There was wide agreement that the meeting rationalize and consolidate the 40 proposals. Some delegations also wanted to categorise proposals according to whether they enjoyed agreement.

The proposals for a Development Agenda are categorized in six clusters - Technical Assistance (Cluster A); Norm Setting, Flexibilities, Public Policy and Public Domain (Cluster B); Technology Transfer, Information and Communication Technology and Access to Knowledge (Cluster C); Evaluation and Impact Studies (Cluster D); Institutional Matters including Mandate and Governance (Cluster E); and Other Issues (Cluster F).

Ambassador Clarke has identified "Friends of the Chair" to assist him with the process. He said that consultations will be undertaken by the African Group on Cluster A, Kyrgyz Republic on Cluster B, Asian Group and China on Cluster C , Poland (together with Central European and Baltic states) on Cluster D, and Group B (led by Italy) on Cluster E. No group is looking at Cluster F, which in any case only contains one proposal.

He hoped that the discussions on cluster topics will narrow the differences among members, and another document will be produced which will identify which proposals are actionable, which are general principles, and also where there is agreement, where there are gaps and where there is complete disagreement. The task is to come up with recommendations to the WIPO General Assembly.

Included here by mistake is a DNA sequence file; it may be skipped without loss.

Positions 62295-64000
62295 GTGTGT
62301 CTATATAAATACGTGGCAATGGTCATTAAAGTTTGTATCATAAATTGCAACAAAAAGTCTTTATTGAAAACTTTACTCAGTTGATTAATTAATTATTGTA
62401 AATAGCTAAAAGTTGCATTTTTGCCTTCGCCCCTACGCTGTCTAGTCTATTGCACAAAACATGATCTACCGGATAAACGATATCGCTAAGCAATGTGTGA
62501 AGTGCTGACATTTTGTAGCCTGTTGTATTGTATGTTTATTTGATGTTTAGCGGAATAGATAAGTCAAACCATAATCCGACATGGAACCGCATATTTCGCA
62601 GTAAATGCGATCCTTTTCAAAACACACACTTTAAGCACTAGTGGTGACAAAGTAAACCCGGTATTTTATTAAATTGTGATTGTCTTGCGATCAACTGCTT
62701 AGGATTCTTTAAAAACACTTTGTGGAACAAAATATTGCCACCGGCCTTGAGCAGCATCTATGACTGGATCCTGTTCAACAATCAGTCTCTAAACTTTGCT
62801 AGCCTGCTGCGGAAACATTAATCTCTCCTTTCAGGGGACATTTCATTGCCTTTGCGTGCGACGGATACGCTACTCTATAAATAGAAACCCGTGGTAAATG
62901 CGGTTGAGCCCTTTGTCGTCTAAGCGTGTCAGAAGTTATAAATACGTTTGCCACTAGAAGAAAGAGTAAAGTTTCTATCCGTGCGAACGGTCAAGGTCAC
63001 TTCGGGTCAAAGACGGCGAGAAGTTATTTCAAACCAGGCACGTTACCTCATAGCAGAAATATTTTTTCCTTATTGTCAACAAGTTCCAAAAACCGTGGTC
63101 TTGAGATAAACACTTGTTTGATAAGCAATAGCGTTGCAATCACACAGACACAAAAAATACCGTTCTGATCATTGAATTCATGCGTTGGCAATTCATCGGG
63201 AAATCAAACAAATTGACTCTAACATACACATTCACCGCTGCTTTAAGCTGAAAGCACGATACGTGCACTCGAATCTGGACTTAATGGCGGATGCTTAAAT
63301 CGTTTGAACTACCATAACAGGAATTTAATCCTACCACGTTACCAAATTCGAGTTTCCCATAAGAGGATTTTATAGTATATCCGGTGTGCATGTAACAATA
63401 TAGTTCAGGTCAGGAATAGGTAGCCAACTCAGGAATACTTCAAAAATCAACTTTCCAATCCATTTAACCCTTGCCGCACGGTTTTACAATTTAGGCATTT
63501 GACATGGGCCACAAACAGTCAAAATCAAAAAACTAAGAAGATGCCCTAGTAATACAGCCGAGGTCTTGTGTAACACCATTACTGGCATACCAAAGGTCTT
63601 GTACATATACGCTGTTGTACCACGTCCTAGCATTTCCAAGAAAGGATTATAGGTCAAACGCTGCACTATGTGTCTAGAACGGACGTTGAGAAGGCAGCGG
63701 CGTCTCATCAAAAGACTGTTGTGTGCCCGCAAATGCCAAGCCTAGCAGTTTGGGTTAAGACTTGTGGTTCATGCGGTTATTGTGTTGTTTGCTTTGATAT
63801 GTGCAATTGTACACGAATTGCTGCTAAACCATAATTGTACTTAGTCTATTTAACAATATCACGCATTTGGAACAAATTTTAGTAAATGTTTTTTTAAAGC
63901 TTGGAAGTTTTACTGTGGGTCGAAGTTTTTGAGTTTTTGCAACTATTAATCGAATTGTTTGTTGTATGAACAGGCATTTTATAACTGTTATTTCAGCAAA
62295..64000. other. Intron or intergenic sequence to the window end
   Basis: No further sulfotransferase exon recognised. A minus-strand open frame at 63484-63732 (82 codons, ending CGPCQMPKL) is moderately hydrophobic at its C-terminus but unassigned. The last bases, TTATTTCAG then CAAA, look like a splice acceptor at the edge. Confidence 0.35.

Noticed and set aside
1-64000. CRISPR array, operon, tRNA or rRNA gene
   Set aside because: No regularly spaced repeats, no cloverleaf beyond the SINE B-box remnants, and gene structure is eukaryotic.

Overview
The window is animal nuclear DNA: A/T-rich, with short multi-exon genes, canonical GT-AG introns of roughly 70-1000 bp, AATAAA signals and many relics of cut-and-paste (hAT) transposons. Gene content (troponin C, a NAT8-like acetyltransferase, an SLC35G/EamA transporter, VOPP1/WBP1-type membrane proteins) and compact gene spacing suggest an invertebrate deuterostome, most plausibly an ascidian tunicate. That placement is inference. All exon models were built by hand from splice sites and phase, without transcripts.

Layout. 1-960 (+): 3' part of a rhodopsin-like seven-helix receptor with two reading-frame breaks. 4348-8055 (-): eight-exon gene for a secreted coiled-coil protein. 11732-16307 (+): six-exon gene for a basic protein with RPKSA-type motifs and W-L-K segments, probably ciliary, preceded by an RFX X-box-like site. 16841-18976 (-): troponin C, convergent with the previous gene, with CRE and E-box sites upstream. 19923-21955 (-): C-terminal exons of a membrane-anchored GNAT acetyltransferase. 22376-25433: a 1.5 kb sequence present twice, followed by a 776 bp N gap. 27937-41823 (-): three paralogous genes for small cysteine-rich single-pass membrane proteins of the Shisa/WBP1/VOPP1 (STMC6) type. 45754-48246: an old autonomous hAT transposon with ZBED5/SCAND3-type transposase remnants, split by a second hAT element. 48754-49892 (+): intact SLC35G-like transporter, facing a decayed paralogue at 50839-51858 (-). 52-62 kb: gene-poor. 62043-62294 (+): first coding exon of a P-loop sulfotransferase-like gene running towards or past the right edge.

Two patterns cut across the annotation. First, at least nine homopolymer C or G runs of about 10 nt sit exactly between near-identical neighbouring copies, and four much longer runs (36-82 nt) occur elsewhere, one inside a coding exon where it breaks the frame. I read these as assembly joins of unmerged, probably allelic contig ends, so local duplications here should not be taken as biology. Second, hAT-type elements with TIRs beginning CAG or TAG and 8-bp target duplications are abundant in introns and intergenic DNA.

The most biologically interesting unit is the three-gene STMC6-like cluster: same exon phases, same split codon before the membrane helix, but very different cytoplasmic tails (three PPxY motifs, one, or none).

On Tuesday, an interesting discussion took place on Cluster B issues in Annex A. The Cluster B proposals are as follows: (i) consider the protection of the public domain within WIPO's normative processes; (ii) to ensure member-driven procedures in which the WIPO Secretariat does not play a role in endorsing or supporting particular proposals particularly in the negotiation of international treaties and norms; (iii) to ensure that the norm setting activities recognize the different levels of development of Member States and reflect a balance between benefits and costs of any initiative for developed and developing countries; (iv) to preserve the interest of the society at large and not only those of the IP owners in norm setting activities; (v) to reflect the priorities of all WIPO Members both developed and developing countries in all norm-setting activities.